This article is more than 1 year old
Why you should quit your job and work for Microsoft
Or even better than that, Cisco
No matter what job you currently have, you should quit and sign up with the Beast of Redmond because it's the second-best company to work for in the UK.
That is, according to the Sunday Times' 50 Best Companies to Work For in 2001 survey. Incredibly, tech companies storm the chart - six in the top 15 alone. And American companies also stand proud, taking the top three spots and seven of the top ten.
Microsoft is only beaten by Cisco - the best company in the UK to work for. This can't be right. Anyway, both of them beat Intel, which is sixth, Sun which arrives at 11, Agilent at 13 (unlucky for some) and HP at 15. The tech companies, the paper said, are so nice to their employees because the skills shortage has led to increased employee power.
And so Cisco is held out as a shining example. It even has its own headline: "Flexibility brings happiness" - obviously the sub-editor has been seeing a ballet dancer. Cisco, it says, has been "tossed on the horns of the stock market" but shareholder employees remain loyal. Why? Hands-off management, flexible work hours, trust [what's that? - Ed], benefits and a fair sharing of company profits.
Odd that it is such a great company and yet the employee turnover rate is enormous. This may have something to do with the £1,500 employee referral bonus for new staff or the fact that Cisco could also be a top contender for the 50 Most Boring Companies to work for.
But what about Microsoft, you all cry. Microsoft is lovely to its employees, of course. It's just everyone else's that it doesn't like. Private health insurance, free drinks and fruit, gym etc on the "sprawling" campus, a decent wage and the chance to buy M$ shares at a 15 per cent discount.
The shares matter may be less of a draw in these dark days of the DoJ but there's still the "anarchy zone". While it's debatable that anyone but Microsoft would designate an area in which to be anarchic, you can watch MTV and talk to the tropical fish, so it can't be all bad.
Of course, the most exciting thing about working for Microsoft is that you get to play with all the new technology, the survey reports. Shame they don't find the bugs at the same time.
Intel's a funny one. An apparent positive is that everyone works in cubicles - even the chief exec! Well, he's welcome to a cubicle if he wants one but is it only us that finds them, well, depressing? Anyway, it's all on first name terms down at Intel and share packages make staff wealthy for short periods of time. Hurrah.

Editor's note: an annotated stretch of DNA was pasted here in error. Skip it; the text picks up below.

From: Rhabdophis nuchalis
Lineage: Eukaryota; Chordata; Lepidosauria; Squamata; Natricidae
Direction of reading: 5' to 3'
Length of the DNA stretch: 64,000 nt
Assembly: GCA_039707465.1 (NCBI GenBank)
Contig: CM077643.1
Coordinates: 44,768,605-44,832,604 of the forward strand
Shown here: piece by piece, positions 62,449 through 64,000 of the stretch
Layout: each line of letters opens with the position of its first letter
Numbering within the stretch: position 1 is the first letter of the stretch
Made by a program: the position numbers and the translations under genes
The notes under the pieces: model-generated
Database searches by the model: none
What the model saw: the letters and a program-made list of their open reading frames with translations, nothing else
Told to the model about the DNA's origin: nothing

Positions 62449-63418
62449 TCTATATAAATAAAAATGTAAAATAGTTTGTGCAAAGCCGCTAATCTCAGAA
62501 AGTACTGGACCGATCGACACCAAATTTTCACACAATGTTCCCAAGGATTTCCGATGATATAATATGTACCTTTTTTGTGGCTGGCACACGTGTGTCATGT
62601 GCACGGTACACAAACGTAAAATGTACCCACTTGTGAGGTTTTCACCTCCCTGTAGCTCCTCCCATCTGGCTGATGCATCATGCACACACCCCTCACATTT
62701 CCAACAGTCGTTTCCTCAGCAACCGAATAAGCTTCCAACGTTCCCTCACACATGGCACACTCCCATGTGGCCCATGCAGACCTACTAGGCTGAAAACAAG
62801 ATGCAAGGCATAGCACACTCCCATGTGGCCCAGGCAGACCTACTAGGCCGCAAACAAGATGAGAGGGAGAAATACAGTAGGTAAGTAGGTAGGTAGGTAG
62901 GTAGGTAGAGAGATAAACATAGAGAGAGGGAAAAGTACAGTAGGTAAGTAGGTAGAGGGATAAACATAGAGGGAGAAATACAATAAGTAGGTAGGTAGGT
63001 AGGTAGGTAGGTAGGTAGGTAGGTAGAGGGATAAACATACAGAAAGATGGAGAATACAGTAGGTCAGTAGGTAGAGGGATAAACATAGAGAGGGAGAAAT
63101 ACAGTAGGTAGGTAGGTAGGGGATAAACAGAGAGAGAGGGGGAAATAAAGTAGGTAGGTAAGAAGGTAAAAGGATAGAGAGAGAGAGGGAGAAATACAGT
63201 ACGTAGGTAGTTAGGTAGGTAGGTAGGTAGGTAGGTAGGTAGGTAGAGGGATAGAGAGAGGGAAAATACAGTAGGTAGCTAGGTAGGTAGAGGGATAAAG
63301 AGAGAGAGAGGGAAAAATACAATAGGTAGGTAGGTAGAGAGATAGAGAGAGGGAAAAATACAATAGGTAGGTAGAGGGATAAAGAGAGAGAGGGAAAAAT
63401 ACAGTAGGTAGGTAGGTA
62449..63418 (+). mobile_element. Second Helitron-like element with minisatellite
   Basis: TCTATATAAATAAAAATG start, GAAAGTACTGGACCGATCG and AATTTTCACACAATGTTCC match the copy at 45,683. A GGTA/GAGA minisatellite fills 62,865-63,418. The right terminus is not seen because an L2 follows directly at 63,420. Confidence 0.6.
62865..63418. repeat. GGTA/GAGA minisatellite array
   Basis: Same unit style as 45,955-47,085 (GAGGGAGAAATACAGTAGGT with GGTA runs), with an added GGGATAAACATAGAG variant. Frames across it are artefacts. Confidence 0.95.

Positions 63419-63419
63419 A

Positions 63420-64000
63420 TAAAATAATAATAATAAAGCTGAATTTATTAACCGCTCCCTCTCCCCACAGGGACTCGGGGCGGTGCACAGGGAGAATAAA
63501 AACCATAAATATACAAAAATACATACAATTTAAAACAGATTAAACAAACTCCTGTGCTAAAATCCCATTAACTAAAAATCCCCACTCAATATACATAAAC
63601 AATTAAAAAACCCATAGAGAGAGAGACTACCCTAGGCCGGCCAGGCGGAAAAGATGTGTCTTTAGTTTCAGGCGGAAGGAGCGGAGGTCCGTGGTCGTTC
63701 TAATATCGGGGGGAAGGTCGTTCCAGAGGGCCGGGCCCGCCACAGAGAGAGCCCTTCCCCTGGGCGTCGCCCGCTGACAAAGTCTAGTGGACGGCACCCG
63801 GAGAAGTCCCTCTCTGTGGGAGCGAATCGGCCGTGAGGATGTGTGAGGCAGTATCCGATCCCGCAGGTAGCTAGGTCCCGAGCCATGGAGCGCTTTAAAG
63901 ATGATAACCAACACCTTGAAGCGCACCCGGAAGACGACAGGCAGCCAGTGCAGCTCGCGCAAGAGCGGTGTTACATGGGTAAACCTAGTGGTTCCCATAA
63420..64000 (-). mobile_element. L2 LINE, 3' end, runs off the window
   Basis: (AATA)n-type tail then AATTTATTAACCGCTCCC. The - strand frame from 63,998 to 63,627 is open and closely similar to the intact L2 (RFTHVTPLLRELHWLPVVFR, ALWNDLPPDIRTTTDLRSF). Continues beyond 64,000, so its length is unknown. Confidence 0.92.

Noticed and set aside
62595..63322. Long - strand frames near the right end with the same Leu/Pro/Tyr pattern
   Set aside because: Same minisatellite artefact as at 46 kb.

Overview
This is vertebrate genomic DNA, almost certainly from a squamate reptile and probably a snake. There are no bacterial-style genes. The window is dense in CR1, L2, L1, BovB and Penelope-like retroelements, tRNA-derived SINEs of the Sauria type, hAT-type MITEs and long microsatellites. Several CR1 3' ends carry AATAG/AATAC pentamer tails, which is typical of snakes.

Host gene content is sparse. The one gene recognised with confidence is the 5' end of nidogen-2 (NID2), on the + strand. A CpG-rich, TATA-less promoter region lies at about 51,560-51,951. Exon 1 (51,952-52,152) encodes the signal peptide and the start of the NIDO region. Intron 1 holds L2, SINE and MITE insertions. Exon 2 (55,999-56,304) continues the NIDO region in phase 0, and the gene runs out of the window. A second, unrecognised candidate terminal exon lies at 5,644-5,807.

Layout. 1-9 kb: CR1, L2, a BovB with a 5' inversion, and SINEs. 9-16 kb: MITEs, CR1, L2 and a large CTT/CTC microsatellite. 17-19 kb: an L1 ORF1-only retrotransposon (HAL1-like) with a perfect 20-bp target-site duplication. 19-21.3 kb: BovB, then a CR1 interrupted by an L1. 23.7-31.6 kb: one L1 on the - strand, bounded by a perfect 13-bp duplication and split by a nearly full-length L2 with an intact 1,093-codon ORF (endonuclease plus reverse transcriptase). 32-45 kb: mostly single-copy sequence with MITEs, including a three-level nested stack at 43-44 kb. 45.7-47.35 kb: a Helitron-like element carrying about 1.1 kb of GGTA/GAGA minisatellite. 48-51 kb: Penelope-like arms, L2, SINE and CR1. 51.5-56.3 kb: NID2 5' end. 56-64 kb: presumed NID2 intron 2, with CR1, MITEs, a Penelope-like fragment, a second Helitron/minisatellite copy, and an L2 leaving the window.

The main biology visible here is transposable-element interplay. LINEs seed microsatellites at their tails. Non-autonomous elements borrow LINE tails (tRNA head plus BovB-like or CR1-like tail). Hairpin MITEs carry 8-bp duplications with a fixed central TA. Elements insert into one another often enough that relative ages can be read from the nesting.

Sun. Ole Scott McNealy is described as a "tireless evangelist", although it is possible the Sunday Times misheard "less" for "some". Again, perks, share options, gym etc etc make live for the employees just wonderful. A so-called British worker is quoted as saying: "It's very motivating to work for a company that is doing well. Who wouldn't want to be on a winning team?" Clearly, Sun also gives Yankee brainwashing classes at work. This "winning team" philosophy is alien to us Brits, and we've got the collapse of our manufacturing economy to thank for it, so leave off Sun.
And Hewlett-Packard of course. Out comes the old tale of Dave and Will in their shed, which passes for corporate culture chez HP. Also quoted is that dusty bible of business management In Search of Excellence which every MBA student is forced to endure. But, to its credit, it does have one of the biggest benefits packages you're ever likely to see.
So how come this survey has worked so well in IT companies' favour. Well, of course, with all such surveys, you need to look at the methodology. The two journalists behind it - who do Fortune's 100 Best Companies annual survey in the US - personally identified 1,123 companies (one criteria was that it had over 500 employees - so that explains why The Reg never made it :-) ).
To all these companies, they then sent an explanation of what they intended to do - explaining that most of the info would be gathered direct from their employees. Of course, most British firms turned their nose up at this and only 205 of the 1,123 expressed interest. Of these, only 115 went the whole hog. So the top 50 is based on 115 UK companies.
The remaining companies then dished out questionnaires, randomly, to at least 250 employees. Then a convoluted points system rated employee comments with corporate stance on benefits etc and lo! You had an overall score.
So, how did Cisco et al pull it off? Easy. They either cheated or they relied on brainwashed automaton staff. And we'd expect nothing less from the IT industry. We're proud of you. ®